CAPAC believes strongly that the most urgent business at hand is to pass a clean DREAM Act. We must protect the lives of the 800,000 young people who fear deportation to a country they do not even know, and who not only come from Mexico, but also South Korea, the Philippines, India and many other countries from around the world. We also believe, however that, such a solution should not be done on the back of our family-based immigration system.

“We are deeply disturbed that the President of the United States made racist and White supremacist comments regarding immigrants from Africa and Haiti. Our nation’s strength is rooted in its global diversity and our nation’s leaders should celebrate – and not demonize – immigrants,” said a statement from Asian Americans Advancing Justice.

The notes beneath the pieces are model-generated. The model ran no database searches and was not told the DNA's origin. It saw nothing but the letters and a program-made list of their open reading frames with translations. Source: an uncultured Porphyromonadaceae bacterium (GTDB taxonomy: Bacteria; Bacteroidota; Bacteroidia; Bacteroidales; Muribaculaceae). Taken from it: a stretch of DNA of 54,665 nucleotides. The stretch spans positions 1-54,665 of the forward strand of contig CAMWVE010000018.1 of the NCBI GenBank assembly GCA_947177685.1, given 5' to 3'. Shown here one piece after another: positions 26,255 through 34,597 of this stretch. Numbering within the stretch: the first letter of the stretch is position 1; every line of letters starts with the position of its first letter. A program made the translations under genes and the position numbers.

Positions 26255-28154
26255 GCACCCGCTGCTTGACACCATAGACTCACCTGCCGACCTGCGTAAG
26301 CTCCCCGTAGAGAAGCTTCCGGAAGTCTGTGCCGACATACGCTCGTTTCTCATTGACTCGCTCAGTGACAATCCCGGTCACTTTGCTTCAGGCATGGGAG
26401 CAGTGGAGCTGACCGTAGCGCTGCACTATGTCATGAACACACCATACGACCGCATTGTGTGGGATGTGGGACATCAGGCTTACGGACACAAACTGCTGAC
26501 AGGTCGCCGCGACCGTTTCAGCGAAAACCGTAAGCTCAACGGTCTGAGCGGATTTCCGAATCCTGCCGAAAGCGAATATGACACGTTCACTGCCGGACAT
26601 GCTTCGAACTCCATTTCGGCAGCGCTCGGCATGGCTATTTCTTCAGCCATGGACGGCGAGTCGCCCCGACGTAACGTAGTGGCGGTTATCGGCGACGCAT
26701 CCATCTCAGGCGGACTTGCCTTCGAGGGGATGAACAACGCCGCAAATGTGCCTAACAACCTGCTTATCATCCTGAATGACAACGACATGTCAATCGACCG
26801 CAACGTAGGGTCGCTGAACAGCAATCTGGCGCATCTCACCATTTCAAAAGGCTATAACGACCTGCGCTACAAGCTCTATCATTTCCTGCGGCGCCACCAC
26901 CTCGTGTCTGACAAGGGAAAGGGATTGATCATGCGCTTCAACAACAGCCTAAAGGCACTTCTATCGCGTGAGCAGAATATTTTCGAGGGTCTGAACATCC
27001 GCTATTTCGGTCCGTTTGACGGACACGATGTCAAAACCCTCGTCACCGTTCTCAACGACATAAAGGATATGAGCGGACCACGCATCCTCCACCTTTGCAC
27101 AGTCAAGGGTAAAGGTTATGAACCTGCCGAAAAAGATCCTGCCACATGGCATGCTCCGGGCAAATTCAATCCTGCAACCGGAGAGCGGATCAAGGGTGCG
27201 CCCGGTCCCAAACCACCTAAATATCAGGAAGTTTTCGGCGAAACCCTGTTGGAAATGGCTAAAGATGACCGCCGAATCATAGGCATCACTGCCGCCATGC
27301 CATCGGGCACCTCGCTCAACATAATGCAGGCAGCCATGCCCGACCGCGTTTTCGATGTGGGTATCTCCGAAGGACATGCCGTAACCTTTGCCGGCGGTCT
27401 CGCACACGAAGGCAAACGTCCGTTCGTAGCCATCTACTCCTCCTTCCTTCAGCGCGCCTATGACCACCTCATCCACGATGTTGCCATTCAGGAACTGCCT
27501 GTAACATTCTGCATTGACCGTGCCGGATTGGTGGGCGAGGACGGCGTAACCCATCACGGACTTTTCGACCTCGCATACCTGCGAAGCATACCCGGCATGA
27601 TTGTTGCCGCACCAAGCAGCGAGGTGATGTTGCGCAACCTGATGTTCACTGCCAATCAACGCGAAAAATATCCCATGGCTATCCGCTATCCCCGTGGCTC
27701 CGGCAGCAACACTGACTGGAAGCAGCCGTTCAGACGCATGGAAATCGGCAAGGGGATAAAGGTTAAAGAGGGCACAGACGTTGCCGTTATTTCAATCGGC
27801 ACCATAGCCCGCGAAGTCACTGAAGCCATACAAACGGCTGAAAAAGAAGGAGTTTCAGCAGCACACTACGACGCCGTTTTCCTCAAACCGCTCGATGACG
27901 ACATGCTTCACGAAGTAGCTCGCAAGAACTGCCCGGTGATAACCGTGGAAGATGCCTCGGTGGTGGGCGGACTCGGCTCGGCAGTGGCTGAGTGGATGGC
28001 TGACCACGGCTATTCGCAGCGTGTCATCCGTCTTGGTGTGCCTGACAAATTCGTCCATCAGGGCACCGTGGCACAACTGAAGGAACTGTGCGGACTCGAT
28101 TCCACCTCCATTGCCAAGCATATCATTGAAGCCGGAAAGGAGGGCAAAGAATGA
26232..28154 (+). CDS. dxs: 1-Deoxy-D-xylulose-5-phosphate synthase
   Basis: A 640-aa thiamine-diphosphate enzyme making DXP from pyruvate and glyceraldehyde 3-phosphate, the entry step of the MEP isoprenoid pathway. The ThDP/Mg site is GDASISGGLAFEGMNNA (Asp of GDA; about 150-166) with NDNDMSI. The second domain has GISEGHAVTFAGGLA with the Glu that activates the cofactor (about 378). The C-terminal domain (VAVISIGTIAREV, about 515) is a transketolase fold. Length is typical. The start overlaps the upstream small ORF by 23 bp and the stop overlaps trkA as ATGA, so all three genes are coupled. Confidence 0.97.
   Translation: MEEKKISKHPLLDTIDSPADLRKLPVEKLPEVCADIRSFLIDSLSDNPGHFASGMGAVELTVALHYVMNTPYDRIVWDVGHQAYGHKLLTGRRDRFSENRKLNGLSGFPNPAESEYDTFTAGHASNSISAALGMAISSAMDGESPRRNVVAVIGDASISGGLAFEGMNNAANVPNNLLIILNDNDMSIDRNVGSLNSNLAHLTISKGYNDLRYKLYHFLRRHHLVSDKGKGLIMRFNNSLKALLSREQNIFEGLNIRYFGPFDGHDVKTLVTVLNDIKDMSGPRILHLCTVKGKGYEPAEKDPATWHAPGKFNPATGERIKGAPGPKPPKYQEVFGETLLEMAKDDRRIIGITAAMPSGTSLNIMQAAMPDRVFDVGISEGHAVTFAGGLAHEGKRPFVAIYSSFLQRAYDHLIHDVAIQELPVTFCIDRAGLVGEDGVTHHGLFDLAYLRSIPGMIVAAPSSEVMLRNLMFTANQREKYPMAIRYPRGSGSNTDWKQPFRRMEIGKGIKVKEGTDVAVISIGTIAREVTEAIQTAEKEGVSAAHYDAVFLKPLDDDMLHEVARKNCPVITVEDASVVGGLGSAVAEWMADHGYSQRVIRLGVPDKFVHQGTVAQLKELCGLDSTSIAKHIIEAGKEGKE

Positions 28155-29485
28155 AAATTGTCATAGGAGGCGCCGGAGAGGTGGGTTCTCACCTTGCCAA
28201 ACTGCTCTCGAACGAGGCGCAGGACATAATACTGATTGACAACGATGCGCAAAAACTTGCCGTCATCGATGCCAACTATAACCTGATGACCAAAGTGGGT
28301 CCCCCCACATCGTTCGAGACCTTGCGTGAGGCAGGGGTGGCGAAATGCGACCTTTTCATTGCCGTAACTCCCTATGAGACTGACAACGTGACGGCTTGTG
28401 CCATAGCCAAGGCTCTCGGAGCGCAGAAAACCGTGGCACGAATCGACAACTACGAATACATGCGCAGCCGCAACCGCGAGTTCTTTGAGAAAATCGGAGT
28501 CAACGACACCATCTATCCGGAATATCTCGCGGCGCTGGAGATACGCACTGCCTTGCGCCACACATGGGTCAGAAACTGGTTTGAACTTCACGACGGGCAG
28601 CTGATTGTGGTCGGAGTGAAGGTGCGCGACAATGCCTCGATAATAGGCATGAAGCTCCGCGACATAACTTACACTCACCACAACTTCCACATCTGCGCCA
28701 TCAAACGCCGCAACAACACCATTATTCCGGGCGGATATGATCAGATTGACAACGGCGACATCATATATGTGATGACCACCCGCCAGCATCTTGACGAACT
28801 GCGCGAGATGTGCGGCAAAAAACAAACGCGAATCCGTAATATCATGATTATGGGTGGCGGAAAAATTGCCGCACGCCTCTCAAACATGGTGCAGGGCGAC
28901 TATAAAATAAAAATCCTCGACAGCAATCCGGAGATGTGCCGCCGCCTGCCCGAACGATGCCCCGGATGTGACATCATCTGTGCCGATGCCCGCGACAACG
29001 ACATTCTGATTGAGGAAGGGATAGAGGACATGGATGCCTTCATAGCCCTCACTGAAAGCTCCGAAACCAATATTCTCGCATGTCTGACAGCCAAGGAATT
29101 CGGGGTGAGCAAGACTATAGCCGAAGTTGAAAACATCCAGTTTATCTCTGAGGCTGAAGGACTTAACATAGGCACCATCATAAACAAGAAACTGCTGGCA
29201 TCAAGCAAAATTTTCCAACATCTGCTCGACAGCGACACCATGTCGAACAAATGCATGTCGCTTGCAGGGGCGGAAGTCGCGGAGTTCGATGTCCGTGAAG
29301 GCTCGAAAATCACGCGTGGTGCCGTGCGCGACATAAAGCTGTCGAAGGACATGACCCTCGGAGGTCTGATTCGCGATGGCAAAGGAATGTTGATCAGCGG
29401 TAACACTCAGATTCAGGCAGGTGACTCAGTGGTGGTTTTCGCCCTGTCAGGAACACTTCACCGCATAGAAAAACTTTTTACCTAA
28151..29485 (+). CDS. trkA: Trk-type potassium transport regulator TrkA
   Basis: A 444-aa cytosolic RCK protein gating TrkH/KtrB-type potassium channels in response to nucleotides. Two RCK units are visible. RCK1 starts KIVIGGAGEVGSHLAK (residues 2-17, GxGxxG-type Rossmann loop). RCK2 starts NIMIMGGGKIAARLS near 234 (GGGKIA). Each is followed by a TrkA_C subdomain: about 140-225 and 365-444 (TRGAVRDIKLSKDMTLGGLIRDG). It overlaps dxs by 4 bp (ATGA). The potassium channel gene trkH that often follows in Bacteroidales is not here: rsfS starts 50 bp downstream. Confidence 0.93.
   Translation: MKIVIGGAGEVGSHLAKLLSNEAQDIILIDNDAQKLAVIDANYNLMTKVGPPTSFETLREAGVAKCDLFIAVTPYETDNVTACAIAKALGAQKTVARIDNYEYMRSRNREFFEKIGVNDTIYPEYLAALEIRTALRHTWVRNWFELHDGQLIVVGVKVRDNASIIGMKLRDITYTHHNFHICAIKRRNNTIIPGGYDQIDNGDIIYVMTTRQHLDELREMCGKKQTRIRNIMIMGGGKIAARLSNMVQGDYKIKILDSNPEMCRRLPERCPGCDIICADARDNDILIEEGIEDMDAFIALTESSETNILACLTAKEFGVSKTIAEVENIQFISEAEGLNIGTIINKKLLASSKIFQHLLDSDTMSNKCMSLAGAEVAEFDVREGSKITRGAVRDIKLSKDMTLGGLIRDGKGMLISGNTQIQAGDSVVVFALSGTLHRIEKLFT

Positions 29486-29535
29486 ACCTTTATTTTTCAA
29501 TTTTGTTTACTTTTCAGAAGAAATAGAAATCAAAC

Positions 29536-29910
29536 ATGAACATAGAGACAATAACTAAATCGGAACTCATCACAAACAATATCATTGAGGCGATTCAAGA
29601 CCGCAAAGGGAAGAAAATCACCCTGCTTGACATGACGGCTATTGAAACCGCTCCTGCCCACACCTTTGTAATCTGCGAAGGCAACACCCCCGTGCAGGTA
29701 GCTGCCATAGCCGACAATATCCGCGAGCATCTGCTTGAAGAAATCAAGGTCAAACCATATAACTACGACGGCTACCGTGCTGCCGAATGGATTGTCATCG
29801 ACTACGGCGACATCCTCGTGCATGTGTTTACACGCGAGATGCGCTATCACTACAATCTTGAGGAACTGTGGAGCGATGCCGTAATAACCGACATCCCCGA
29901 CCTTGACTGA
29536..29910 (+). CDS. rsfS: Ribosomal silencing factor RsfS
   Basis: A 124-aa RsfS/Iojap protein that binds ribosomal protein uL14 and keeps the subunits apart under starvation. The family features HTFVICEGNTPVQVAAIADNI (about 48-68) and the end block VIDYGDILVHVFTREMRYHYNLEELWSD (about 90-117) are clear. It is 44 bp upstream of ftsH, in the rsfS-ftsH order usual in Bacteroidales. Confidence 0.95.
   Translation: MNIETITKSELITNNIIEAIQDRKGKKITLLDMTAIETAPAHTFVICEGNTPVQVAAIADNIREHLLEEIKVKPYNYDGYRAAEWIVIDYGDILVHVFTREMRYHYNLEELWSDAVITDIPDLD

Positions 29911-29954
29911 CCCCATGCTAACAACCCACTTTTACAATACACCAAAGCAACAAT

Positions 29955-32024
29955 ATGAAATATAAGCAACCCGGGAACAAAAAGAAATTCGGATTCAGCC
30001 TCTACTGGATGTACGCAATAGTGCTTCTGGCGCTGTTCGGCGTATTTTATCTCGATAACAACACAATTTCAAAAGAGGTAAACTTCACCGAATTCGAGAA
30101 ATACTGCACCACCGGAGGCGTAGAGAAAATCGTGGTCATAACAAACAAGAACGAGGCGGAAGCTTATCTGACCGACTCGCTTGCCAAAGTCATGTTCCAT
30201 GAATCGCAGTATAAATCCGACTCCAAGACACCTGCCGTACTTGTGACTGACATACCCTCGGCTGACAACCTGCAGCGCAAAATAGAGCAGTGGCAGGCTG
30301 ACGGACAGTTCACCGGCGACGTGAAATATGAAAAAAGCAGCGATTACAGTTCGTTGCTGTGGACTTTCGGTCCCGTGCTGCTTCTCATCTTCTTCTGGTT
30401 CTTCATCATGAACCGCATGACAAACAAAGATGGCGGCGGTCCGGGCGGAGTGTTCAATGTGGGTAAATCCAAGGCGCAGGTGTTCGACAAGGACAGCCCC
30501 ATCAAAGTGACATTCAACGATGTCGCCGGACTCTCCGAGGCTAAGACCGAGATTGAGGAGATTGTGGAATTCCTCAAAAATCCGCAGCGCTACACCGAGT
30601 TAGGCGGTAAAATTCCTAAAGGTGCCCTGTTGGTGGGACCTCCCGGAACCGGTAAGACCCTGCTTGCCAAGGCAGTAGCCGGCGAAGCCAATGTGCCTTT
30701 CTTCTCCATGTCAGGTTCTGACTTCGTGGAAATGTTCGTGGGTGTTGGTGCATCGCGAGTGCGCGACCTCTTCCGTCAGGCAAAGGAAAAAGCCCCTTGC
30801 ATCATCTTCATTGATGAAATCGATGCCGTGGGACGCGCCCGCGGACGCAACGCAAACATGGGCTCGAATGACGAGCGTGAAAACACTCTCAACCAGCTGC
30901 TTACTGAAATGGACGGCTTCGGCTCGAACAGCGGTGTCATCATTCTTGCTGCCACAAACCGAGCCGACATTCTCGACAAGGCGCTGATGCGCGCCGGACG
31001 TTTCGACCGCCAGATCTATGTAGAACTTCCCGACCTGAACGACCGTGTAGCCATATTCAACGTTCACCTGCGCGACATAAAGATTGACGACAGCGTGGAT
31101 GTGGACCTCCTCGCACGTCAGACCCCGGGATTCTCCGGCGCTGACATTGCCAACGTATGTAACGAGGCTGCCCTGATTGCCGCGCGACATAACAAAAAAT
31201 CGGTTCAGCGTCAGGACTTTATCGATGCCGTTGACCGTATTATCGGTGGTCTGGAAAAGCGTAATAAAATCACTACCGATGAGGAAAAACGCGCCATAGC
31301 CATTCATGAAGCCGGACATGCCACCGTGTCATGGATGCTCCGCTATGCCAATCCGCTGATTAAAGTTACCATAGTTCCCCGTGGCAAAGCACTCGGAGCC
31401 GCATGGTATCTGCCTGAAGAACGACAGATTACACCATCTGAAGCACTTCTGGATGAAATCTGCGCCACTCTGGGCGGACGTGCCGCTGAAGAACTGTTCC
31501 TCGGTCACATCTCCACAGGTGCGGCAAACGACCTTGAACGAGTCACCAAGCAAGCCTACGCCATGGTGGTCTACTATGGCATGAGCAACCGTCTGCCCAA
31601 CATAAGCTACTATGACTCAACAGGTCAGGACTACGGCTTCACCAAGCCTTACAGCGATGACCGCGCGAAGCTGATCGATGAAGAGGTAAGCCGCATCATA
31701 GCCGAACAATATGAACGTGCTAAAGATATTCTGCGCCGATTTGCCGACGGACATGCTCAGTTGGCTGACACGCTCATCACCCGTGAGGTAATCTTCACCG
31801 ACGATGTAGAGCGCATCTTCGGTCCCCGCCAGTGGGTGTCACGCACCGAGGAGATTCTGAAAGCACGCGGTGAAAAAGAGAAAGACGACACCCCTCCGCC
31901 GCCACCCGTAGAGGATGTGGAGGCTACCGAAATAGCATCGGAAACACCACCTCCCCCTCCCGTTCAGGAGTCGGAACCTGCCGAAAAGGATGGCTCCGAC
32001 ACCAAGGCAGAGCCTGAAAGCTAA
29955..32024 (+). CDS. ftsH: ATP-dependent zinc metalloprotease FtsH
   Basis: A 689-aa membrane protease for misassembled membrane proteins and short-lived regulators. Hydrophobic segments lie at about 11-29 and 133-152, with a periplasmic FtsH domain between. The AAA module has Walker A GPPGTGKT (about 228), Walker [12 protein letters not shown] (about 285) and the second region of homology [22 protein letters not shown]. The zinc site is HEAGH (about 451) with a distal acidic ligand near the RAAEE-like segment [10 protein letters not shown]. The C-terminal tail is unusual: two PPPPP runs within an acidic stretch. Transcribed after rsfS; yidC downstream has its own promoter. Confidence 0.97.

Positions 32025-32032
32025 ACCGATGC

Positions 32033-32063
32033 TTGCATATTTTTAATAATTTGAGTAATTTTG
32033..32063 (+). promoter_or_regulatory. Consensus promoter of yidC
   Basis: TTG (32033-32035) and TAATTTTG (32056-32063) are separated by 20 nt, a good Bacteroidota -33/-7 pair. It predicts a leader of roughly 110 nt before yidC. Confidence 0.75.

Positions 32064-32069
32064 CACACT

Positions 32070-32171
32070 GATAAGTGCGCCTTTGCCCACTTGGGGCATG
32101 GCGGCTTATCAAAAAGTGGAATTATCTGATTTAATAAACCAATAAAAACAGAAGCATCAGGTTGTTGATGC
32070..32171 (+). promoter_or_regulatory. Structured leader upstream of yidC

“While we condemn the President’s racism, we also call on our Congressional members to not fall for this latest distraction. Congress must focus on passing a clean Dream Act that does not come at the expense of our long-standing family-based immigration system and diversity visa program.”